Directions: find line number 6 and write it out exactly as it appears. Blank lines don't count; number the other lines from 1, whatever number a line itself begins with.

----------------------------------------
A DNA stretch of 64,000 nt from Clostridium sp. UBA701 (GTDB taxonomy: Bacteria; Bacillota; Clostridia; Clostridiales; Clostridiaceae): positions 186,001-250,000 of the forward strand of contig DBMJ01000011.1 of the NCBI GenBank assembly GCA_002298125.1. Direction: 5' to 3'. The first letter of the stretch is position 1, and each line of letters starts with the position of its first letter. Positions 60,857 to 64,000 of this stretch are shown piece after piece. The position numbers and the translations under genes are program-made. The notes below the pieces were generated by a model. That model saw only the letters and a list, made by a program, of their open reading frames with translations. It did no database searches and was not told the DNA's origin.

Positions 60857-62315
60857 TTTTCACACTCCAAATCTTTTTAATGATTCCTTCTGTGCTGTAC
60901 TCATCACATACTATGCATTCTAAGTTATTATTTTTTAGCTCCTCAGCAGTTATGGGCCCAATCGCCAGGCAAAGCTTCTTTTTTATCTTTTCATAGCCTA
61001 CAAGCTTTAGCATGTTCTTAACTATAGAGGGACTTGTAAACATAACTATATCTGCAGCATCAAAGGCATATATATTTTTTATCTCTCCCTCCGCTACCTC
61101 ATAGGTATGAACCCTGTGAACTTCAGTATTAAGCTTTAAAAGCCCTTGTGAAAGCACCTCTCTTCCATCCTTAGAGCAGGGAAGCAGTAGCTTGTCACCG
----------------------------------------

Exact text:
61101 ATAGGTATGAACCCTGTGAACTTCAGTATTAAGCTTTAAAAGCCCTTGTGAAAGCACCTCTCTTCCATCCTTAGAGCAGGGAAGCAGTAGCTTGTCACCG